27 June 2016

What IS a Diastasis Recti?


There are many inaccurate blogs, videos and social media posts on the web and I often hear how women still feel frustrated that there is a lack of correct information available to them about Diastasis Recti. I’ve found some great info from New Zealand who explain it really well.

 1: Diastsais Recti (DR) goes by many names;

It is also known as Diastasis Rectus Abdominus (DRA) which is how most physiotherapists refer to it and (DRAM).

Diastasis means separation and during pregnancy we refer to the Diastasis of the rectus abdominal muscles.

Even though it is the rectus abdominal muscles that separate it’s actually the connective tissue, the Linea Alba that holds the rectus muscles together that actually widens.

How much the Linea alba has to stretch to accommodate a pregnancy will generally determine the width and depth of postnatal separation.

Its important that you accurately assess your Diastasis about 6 weeks post birth to determine the size. Testing too soon after birth can be inaccurate as extra fluid and a contracting uterus can inhibit an accurate test result. We now know that assessing the depth and tension of the connective tissue (the linea alba) is far more important than just recording a width separation (this way of measuring is old school).

Diastasis is naturally occurring during pregnancy

Most women will have some degree of separation towards the end of a pregnancy. A Diastasis is naturally occurring and often needs to happen to make room for a baby. But its the size and then depth of the separation that can become problematic post birth if not managed correctly. Women will often not feel the separation occurring during pregnancy.

If your Diastasis has not closed to optimum 8-12 weeks post birth then specific strengthening exercises need to be done, posture management and good nutrition are required to help healing.

Boissonnault & Blaschak (1988) found that 27% of women have a DRA in the second trimester and 66% in the third trimester of pregnancy. 53% of these women continued to have a DRA immediately postpartum and 36% remained abnormally wide at 5-7 weeks postpartum. Coldron et al (2008) measured the inter-recti distance from 1 day to 1 year postpartum and note that the distance decreased markedly from day 1 to 8 weeks, and that without any intervention (e.g. exercise training or other physiotherapy) there was no further closure at the end of the first year. – See more at:https://dianelee.ca/article-diastasis-rectus-abdominis.php#sthash.E3meFiky.dpuf

3: You CAN reduce and prevent Diastasis during pregnancy

Exercise to avoid during pregnancy and postnatal

You can heal many years post birth

It is possible to heal a separation many, many years post birth. I personally have trained women who are 10+ years postnatal and they have noticed a big difference in their core strength, tummy appearance and posture! So its never to late to improve.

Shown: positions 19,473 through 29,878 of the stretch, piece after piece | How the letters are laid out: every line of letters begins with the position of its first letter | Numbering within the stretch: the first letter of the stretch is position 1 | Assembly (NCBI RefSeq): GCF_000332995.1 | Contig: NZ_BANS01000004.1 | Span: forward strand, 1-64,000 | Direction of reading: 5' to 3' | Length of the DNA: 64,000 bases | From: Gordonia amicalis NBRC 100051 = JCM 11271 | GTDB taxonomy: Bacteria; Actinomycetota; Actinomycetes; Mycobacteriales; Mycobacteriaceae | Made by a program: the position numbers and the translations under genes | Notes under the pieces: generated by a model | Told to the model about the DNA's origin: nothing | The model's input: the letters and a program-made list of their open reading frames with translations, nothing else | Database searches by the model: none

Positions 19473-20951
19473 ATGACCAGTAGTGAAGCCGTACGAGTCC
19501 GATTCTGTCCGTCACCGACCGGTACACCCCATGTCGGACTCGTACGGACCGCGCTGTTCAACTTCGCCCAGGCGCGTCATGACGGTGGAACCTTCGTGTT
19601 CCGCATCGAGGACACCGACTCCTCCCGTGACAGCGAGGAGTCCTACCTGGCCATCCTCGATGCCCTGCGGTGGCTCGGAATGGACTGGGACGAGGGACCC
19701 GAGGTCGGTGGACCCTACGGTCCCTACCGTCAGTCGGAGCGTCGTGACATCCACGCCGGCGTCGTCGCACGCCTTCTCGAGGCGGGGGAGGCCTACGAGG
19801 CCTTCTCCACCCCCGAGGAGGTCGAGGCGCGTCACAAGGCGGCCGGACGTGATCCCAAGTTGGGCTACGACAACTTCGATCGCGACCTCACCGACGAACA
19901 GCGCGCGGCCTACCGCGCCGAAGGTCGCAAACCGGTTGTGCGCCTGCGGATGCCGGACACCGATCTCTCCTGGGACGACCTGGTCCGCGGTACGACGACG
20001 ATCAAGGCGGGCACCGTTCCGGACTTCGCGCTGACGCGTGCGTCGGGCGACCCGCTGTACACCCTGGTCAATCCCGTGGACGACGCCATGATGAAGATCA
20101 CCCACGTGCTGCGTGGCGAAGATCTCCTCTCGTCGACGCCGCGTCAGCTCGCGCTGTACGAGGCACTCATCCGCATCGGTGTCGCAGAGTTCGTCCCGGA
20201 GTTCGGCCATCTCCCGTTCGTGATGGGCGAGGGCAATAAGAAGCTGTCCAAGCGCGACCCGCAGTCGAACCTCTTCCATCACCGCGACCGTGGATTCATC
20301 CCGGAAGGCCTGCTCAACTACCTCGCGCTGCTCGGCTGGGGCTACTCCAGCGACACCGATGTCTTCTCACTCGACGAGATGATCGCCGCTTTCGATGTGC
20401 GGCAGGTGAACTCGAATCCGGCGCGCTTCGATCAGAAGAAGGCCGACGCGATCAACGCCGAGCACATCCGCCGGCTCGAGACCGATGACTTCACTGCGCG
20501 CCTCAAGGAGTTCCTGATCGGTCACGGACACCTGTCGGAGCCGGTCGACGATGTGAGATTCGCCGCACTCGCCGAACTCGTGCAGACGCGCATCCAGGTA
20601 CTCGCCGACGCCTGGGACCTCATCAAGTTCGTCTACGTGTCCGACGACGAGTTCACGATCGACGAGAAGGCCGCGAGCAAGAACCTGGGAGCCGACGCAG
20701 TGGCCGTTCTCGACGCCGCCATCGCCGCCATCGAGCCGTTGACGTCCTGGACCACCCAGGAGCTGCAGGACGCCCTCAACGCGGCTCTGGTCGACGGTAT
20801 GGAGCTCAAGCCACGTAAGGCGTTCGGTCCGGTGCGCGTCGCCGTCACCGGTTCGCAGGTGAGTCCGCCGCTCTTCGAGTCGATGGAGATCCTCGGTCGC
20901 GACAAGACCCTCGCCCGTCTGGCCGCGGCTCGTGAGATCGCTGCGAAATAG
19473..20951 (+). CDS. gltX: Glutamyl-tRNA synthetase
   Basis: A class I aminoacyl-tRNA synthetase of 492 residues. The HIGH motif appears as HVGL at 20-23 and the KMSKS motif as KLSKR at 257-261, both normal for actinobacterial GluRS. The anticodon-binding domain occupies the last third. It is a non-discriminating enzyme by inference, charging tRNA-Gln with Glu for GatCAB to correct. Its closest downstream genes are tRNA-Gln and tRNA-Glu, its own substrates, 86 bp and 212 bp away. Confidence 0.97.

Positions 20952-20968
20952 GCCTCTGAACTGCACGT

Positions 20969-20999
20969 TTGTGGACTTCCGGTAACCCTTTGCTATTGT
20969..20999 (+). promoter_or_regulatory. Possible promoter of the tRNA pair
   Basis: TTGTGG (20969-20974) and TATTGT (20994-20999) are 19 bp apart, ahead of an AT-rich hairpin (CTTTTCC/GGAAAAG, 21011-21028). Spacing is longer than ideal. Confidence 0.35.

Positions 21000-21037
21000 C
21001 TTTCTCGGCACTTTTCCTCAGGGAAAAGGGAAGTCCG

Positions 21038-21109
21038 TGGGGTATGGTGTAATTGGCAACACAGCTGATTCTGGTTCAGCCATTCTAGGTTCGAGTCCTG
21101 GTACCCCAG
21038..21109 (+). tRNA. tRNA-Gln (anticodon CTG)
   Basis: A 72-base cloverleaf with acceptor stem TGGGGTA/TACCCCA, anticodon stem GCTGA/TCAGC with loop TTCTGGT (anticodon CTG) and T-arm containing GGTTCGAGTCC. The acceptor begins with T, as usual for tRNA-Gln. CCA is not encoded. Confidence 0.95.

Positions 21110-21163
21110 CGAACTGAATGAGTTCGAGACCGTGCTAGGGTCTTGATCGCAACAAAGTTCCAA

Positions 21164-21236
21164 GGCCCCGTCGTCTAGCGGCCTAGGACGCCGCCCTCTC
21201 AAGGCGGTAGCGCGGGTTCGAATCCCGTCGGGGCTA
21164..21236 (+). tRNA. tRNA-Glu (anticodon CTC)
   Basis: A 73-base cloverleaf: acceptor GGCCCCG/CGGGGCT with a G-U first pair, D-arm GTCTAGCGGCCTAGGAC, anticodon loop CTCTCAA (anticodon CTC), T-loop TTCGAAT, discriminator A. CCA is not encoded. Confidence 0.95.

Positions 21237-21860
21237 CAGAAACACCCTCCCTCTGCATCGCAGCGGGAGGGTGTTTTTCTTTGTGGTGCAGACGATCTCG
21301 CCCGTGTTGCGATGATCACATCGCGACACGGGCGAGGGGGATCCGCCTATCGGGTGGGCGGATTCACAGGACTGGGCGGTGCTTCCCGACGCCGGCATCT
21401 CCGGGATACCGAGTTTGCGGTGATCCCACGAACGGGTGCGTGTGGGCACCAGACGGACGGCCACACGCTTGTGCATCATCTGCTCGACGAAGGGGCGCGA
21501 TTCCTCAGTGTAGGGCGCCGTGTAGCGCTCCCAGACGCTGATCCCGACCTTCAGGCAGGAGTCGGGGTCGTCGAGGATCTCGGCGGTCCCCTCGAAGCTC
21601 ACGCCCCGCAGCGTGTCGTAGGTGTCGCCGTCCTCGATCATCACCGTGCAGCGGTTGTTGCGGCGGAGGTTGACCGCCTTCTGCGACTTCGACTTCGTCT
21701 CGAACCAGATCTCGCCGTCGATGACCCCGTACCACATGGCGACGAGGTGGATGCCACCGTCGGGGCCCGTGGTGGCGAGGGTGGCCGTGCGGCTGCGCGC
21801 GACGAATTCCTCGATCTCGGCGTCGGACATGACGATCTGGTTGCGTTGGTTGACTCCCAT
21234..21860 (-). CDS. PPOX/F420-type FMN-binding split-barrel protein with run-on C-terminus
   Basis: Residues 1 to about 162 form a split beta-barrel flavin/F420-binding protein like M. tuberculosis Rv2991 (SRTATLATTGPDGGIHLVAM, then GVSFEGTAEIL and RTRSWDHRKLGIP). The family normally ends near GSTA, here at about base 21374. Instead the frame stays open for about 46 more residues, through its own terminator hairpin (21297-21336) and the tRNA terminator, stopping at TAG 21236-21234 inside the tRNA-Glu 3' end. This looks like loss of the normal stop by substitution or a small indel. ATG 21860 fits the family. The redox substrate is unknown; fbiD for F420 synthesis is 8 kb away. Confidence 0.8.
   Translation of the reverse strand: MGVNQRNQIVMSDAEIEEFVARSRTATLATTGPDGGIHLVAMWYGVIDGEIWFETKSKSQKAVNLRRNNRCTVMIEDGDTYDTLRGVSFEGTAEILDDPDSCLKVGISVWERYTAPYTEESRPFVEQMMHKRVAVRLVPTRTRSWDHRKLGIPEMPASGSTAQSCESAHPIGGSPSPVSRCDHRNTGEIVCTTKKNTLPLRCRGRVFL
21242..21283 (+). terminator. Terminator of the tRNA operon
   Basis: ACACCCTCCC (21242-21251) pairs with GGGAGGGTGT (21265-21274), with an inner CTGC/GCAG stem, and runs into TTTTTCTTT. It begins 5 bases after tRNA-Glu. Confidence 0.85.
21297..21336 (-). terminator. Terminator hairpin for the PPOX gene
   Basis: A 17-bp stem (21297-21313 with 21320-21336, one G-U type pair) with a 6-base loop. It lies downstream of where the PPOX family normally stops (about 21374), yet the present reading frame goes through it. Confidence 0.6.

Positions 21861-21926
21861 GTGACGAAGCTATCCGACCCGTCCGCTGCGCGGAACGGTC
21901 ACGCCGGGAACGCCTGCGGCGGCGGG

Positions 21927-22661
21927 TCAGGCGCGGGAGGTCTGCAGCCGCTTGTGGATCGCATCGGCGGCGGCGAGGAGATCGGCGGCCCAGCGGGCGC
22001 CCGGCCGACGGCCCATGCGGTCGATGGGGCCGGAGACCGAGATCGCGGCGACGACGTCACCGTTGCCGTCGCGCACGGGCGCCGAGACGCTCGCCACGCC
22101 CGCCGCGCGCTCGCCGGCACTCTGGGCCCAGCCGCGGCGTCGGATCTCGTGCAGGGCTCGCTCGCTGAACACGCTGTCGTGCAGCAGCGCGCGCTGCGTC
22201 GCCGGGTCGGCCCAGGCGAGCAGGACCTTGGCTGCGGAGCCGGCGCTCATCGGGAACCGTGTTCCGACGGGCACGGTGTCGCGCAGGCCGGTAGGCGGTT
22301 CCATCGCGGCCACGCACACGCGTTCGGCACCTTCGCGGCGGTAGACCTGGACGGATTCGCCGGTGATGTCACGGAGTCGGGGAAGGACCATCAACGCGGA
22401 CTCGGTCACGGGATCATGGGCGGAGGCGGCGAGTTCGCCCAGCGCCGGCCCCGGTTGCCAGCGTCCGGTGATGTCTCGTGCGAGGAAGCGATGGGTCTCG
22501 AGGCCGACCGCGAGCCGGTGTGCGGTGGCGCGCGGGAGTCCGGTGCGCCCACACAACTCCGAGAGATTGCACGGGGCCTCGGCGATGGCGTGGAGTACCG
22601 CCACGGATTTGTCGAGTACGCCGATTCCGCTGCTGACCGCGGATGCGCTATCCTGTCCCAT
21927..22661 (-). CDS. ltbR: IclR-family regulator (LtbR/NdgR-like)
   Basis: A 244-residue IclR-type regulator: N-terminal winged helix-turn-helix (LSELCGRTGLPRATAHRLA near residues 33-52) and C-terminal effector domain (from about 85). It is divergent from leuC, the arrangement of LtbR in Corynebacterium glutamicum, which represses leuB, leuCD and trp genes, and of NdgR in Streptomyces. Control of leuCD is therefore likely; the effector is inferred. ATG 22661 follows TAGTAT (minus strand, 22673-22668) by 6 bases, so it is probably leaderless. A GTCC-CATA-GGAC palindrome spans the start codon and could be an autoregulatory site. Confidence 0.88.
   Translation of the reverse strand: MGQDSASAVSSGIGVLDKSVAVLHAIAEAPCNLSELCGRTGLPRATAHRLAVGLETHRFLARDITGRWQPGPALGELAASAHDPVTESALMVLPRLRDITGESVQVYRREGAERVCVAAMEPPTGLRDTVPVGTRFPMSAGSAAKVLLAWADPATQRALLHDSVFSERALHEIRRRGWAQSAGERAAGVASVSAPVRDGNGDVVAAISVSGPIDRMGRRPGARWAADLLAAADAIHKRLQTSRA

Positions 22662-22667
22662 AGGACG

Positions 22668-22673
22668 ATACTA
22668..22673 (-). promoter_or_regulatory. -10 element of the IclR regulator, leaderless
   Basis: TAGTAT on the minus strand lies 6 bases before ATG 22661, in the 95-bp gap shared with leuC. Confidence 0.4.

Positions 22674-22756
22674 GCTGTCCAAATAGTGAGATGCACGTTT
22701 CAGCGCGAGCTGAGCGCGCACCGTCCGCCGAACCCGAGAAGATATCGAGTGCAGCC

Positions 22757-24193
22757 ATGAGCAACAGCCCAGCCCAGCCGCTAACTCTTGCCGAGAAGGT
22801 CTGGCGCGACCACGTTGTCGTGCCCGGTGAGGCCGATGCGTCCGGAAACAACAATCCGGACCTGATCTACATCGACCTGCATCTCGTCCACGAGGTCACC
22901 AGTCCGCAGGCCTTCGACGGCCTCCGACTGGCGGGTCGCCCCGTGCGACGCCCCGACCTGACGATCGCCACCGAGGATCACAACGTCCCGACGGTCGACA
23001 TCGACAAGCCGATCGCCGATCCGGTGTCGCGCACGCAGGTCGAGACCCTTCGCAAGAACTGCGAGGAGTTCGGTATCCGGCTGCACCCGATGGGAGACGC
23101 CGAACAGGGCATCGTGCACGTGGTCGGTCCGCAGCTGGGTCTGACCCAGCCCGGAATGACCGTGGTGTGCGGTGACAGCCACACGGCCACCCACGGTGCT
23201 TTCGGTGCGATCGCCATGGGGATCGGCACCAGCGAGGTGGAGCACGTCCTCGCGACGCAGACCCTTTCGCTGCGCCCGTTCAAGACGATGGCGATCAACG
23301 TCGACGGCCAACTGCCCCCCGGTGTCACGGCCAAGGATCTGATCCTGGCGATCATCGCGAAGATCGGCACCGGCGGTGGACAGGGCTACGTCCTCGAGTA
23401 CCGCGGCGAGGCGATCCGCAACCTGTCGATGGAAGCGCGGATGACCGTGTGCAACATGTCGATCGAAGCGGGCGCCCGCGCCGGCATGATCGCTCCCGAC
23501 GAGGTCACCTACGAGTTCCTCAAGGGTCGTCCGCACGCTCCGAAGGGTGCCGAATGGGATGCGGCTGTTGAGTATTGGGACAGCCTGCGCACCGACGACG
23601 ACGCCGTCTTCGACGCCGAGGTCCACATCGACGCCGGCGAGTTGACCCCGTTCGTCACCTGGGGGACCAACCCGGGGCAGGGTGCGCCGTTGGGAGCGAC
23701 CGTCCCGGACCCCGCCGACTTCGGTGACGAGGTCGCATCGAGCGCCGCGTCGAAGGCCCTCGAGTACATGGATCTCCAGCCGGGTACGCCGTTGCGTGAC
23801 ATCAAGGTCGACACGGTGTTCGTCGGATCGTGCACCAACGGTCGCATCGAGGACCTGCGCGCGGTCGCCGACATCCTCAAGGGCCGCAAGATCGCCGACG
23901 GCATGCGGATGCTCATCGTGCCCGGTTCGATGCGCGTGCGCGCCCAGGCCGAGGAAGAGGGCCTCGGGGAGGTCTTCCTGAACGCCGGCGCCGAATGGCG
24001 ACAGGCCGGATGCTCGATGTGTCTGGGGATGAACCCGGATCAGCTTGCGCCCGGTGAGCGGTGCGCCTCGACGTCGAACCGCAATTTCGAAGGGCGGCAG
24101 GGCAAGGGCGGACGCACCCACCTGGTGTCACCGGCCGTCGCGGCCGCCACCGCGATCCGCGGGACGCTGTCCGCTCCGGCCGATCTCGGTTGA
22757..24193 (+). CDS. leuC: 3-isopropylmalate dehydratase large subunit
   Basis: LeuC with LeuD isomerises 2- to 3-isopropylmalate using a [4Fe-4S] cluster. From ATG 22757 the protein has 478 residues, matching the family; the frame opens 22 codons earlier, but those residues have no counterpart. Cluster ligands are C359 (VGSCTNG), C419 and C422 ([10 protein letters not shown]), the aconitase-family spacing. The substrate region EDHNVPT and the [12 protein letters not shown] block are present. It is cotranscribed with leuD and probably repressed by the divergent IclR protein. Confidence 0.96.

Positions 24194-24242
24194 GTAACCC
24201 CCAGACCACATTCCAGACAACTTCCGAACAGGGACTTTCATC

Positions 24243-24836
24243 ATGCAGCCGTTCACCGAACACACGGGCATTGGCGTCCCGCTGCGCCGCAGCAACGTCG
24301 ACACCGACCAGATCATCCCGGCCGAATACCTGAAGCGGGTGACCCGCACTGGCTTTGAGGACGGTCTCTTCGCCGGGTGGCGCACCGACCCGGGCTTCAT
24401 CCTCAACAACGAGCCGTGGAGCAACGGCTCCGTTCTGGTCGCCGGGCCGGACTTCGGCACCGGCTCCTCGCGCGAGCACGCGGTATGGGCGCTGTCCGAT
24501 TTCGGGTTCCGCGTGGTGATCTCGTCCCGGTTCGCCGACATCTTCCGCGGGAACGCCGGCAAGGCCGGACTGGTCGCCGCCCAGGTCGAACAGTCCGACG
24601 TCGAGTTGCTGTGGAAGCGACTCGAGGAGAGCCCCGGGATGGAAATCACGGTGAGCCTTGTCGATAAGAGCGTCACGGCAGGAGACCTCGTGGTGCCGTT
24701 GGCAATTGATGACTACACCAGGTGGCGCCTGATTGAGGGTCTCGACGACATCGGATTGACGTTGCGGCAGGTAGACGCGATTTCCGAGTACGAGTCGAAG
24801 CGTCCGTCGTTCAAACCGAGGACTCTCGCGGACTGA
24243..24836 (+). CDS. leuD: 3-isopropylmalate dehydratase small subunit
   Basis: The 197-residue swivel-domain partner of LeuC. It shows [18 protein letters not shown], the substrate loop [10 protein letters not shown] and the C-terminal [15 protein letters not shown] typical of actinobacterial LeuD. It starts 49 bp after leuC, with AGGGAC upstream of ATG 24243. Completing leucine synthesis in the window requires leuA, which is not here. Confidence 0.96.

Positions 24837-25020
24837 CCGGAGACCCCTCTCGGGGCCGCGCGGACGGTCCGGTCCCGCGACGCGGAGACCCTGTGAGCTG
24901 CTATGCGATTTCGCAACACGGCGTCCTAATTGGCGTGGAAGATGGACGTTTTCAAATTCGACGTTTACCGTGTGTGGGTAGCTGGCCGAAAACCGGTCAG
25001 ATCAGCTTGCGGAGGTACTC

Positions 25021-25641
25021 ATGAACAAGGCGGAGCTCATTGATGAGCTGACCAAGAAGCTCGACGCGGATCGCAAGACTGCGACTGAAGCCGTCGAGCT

5: Only 5% of women need surgery to correct

It frustrates me that in many posts I see about DR on Facebook and Instagram that there are often comments which suggest ‘surgery is the only option’. This is definitely not true and the latest finding from Diane lee certainly do not suggest this.

Do you need surgery?

If you have been trying to heal your muscle separation for more than 12 months, have finished breastfeeding and your separation is not changing and you also find it hard to create any tension of the linea alba then you should see a Womens health Physiotherapist for an ultra sound.  An ultra sound will show you in detail if the connective tissue (linea alba) has stretched beyond healing with rehabilitation exercises, posture management and nutrition.

6: How you breathe and activate your core muscles is important

Learning how to breath and activate the 4 core muscles (Diaphragm, Transverse Abdominus (TA), Pelvic Floor (PF) and Multifudus) correctly both during and beyond pregnancy will help to reduce separation during pregnancy and then aid healing post birth.

Your inner coreBreathing is important not only because we need do it all the time but we use our core muscles to breathe! If we are not breathing and recruiting the core muscles sufficiently then the Transverse Abdominal muscles are not contracting optimally. Therefore incorrect breathing and core muscle activation will not assist to close a DR.

Finally, if you want to help your tummy be vigilant about your posture and rehab exercises to prevent the separation increasing and to not worry about the fact that’s its not closing as quickly as you like. -remember sometimes it just wont close so focus on working the deep abs to maintain strength in the mid line.  Just ask me about the breathing exercise and some safe ones with the band or ask about my Core & Restore course I run.

Still not sure which fitness class is for you?

Are you a woman who has pelvic girdle pain? Do you have pelvic floor issues? Have you had a C-section, episiotomy or tears? Do you have a Diastasis Recti or weak deep abdominals? Are you peri – menopausal? Do you want to get fit in a safe environment? I can help, get in touch to find out more.


Sign up with your email address to receive women's health and fitness news and tips.


By submitting this form you agree to be added to the newsletter database. Please view our privacy policy.

Something went wrong. Please check your entries and try again.